If My Tenant is A Hoarder, Where Can I Direct Them To Find Help?

In Calgary the contact number is:

Hoarders Help Canada, Calgary, 403-395-2403

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Alberta landlords, whether you are in Calgary, Edmonton or another city, tenant screening is the key to avoid renting to hoarders!  Do credit checks with Equifax, for only $10 a check for ALA members and find great tenants!

Alberta Landlords – It’s the 1st, Time to Collect Rent…and Also Check the Smoke Alarms

Monday, October 1st, 2012

October 1st, 2012

 

Whether you are in Calgary, Edmonton, Lethbridge or anywhere else in Alberta its the 1st of the month and time to collect rent.

Why not take this time to speak with your tenants and make sure all the smoke detectors and smoke alarms are set up and working?

As the weather gets colder, furnaces and space heaters get turned on.  These are potential fire hazards.

Take the time to inspect your rental property and get your tenants to sign off if everything is okay.

You can get sign off forms in the Alberta Landlord Rental Kit.

Make sure you do your due diligence and don’t end up like this Ontario landlord who was fined and charged!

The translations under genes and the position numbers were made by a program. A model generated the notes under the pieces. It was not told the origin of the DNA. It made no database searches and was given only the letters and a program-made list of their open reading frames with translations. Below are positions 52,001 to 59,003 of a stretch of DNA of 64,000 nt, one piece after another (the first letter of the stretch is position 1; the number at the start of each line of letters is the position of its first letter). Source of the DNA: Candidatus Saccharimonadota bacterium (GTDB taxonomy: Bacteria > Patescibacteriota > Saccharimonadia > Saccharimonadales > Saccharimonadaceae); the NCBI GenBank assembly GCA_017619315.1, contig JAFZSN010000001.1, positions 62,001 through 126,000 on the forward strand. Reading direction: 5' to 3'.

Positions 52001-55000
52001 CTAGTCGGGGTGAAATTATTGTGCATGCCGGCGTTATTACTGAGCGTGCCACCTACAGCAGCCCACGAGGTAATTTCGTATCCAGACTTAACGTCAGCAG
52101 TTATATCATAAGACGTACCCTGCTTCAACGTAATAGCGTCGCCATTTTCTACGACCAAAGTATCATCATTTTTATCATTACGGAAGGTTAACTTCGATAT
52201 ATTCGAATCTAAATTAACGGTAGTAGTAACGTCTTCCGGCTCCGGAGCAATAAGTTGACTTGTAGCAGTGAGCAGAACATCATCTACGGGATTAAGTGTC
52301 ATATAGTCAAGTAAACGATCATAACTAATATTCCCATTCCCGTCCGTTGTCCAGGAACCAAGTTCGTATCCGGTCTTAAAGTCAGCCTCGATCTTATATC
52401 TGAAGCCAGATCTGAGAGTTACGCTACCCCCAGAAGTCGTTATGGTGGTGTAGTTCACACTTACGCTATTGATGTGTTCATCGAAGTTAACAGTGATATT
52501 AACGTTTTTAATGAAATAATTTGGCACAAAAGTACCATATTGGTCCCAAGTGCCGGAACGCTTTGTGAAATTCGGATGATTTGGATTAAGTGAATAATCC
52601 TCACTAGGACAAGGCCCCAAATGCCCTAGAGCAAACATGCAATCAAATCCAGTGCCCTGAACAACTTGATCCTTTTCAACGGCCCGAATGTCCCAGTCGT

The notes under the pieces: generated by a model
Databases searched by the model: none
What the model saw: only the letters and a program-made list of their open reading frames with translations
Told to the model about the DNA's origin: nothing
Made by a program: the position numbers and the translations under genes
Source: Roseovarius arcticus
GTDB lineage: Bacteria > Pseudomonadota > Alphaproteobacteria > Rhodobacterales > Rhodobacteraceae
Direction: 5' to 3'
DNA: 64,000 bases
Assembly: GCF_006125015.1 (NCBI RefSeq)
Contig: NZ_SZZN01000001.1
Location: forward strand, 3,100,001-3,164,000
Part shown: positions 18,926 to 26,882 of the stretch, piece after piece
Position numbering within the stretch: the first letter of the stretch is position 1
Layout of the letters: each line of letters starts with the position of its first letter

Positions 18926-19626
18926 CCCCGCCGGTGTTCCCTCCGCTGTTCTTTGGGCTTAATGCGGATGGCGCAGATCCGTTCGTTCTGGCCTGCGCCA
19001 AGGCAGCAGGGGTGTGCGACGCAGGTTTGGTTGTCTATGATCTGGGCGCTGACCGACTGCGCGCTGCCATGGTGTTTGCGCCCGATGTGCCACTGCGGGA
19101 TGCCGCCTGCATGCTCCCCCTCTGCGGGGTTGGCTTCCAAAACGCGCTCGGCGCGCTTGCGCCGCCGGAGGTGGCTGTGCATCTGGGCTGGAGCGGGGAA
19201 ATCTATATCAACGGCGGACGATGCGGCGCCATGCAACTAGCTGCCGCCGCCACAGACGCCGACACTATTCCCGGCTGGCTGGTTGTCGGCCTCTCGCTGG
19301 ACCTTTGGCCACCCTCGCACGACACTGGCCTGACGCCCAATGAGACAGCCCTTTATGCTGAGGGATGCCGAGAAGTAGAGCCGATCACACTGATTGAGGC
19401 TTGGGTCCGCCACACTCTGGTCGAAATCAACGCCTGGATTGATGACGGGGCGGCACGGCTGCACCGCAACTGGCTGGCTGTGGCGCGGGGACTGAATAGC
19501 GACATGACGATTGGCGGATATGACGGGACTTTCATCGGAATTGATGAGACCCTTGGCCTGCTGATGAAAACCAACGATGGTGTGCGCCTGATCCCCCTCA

Alberta landlords make sure you are protected by checking your rental units have smoke alarms and your tenants sign off they are there and working.

Landlords face pitfalls when they go the DIY route

Wednesday, May 23rd, 2012

March 24th, 2012

 

DIY and Property Management

The Globe and Mail newspaper recently had a great article about landlords doing their own repairs.  In the industry this is called DIY (Do it Yourself).  It’s a great read for new and experienced landlords alike.

Where Can I find the Article?

The Globe and Mail story is called “Landlords face pitfalls when they go the DIY route” and can be found here.

Ask any landlord, contractor, builder or small real estate investor the one tool they have in their DIY renovation arsenal, and the answer is invariably the spreadsheet. Most property owners with some years of experience behind them have crafted a list of must-do projects as they inspect their latest investments. The spreadsheet, making up years of gained knowledge on a variety of projects, is the key to that successful renovation.

Peel back the spreadsheet onion and investors reveal the projects that are essential in making the most amount of profit for, what they hope is, the least amount of cost. Especially in a volatile economic climate with the fear of a double-dip recession, property investors and landlords are taking it upon themselves and “DIYing” their projects to ensure they are attracting the best tenants and/or buyers for their properties.